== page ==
Amber Frommherz, Director for the Tlingit and Haida’s Head Start program, talks about funding for the program at one of two classrooms at their Airport Shopping Center location on Tuesday, July 30, 2019. (Michael Penn | Juneau Empire)

Amber Frommherz, Director for the Tlingit and Haida’s Head Start program, talks about funding for the program at one of two classrooms at their Airport Shopping Center location on Tuesday, July 30, 2019. (Michael Penn | Juneau Empire)

Head Start to shutter three centers in Juneau if governor vetoes again

More than 60 students could find themselves without access to Pre-K services.

Head Start is an early childhood education and wellness program serving children from low-income families and other disadvantaged backgrounds. The program is aimed at giving those children in the most vulnerable and critical time of their lives a better chance of succeeding in higher education and going to successful academic careers.

But if Gov. Mike Dunleavy reprises his budget cuts, the Head Start program, administered locally by Central Council of Tlingit & Haida Indian Tribes of Alaska, will have to close at least three of its centers in the Juneau area, said Tlingit and Haida President Richard Chalyee Éesh Peterson.

“It’s unfortunate that our youngest citizens have to bear the brunt of the governor’s vetoes,” said Amber Frommherz, the Head Start Director for Tlingit and Haida, who runs the Head Start Programs in and around Juneau. The overall mission of Head Start is to serve children who are from low income homes or in ACEs (Adverse Childhood Experience) type environments, Frommherz said.

Early childhood stress and trauma has lasting effects on the physical and mental health of humans, according to the Center for Disease Control. Like a shockwaves traveling through a rigid structure, it leaves the surface unblemished but weakens the internal support, leaving people less resilient and more prone to risky behaviors, chronic health problems, low life potential and early death, according to the CDC. Head Start aims to mitigate that.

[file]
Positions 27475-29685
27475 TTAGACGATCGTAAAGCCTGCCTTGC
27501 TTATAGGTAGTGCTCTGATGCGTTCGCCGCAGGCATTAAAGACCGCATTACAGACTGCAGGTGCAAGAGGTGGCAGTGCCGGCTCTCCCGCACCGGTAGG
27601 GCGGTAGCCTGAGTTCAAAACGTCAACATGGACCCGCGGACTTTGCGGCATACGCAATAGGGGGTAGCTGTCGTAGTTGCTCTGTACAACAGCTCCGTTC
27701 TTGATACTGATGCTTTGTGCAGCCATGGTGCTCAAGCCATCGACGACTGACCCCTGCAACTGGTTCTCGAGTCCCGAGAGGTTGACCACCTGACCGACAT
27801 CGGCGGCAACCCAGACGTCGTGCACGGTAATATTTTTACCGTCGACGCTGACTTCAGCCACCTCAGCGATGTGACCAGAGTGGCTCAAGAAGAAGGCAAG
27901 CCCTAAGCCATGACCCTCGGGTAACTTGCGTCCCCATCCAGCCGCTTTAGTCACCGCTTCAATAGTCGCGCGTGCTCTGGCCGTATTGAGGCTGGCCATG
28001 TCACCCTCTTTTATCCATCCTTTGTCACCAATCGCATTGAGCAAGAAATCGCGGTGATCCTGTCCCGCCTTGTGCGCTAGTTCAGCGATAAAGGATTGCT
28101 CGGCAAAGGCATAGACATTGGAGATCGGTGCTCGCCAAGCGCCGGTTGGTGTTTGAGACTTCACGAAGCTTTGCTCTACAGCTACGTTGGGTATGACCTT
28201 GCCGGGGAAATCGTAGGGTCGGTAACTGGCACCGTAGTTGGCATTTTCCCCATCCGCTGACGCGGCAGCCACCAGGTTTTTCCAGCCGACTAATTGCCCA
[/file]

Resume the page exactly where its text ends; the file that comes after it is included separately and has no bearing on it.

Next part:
“Kids that have preschool go on to graduate,” Peterson said. “I think all our kids deserve that opportunity.”

The Head Start program in Juneau is still accepting applications to classes, even as they prepare to tighten their belt in the face of budget cuts, said Frommherz.

“We’re not just an academic organization, we’re comprehensive,” Frommherz said.

Amber Frommherz, Director for the Tlingit and Haida’s Head Start program, talks about funding for the program at one of two classrooms at their Airport Shopping Center location on Tuesday, July 30, 2019. (Michael Penn | Juneau Empire)

Amber Frommherz, Director for the Tlingit and Haida’s Head Start program, talks about funding for the program at one of two classrooms at their Airport Shopping Center location on Tuesday, July 30, 2019. (Michael Penn | Juneau Empire)

Stabilizing a child’s early experiences through a number of avenues to give them a solid foundation for the rest of their life is part of Head Start’s remit.

“We try to mitigate those barriers. We offer parenting classes. We connect parents to a mental health clinician. We connect them with healthy food,” Frommherz said.

With the budget cuts made by Dunleavy’s vetoes, Juneau will have to shutter three centers, leaving nearly 60 children without any other options for early-childhood development. Closing the classrooms will also end other services to the children and their families.

Across the state, Frommherz said, nearly 500 children will be left without the services of Head Start, often in the most disadvantaged and impoverished communities least able to take the blow.

“Since we’re serving in very rural, remote, isolated parts of Alaska, it’s difficult for those villages to support that level of funding,” said Frommherz.

The Rural Alaska Community Action Program, another nonprofit supporting about 24 Head Start Centers, will have to close 11 of those centers as part of the proposed cuts.

“The benefits of Head Start programming far surpass gains in academic achievement. Head Start and Parents as Teachers provide children with the foundation to become healthy, successful, and capable adults,” said Kristin Ramstad, RurAL CAP Child Development Division Director, in a press release.

The state, which contributes a substantial part of the funding to the program, will remove a great deal of it. The federal government, which matches 80 percent to the state’s 20 percent, will also lower its funding. Frommherz said they’re currently scrutinizing their entire budget, trying to identify anywhere they can compensate for the loss of nearly half a million dollars in state funding to the Head Start classrooms Tlingit and Haida administers.

“We’ve had offers from the community to support us in different ways,” said Frommherz, but the schools will still need help. The Head Start program was a partnership with the state, Frommherz said, and with the abrupt withdrawal of half the partnership, the program is in jeopardy. “Every other year, the state has pulled through,” said Frommherz. “Reach out to your representatives. They need to know early childhood education is important is important to Alaska.”



• Contact reporter Michael S. Lockett at 523-2271 or mlockett@juneauempire.com.


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